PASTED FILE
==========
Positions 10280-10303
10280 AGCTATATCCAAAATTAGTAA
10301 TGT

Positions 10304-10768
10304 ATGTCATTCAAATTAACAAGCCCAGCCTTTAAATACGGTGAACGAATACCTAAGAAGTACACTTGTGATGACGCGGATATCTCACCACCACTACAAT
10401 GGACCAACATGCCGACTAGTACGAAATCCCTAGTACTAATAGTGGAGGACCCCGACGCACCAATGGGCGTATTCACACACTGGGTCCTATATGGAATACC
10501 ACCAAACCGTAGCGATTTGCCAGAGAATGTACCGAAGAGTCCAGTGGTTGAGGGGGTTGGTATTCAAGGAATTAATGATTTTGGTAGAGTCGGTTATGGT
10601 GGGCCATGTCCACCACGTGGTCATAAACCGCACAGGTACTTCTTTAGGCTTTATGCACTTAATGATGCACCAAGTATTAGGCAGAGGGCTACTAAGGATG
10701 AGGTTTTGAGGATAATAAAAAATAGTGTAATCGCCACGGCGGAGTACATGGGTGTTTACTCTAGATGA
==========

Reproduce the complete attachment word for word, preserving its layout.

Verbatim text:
Positions 10280-10303
10280 AGCTATATCCAAAATTAGTAA
10301 TGT

Positions 10304-10768
10304 ATGTCATTCAAATTAACAAGCCCAGCCTTTAAATACGGTGAACGAATACCTAAGAAGTACACTTGTGATGACGCGGATATCTCACCACCACTACAAT
10401 GGACCAACATGCCGACTAGTACGAAATCCCTAGTACTAATAGTGGAGGACCCCGACGCACCAATGGGCGTATTCACACACTGGGTCCTATATGGAATACC
10501 ACCAAACCGTAGCGATTTGCCAGAGAATGTACCGAAGAGTCCAGTGGTTGAGGGGGTTGGTATTCAAGGAATTAATGATTTTGGTAGAGTCGGTTATGGT
10601 GGGCCATGTCCACCACGTGGTCATAAACCGCACAGGTACTTCTTTAGGCTTTATGCACTTAATGATGCACCAAGTATTAGGCAGAGGGCTACTAAGGATG
10701 AGGTTTTGAGGATAATAAAAAATAGTGTAATCGCCACGGCGGAGTACATGGGTGTTTACTCTAGATGA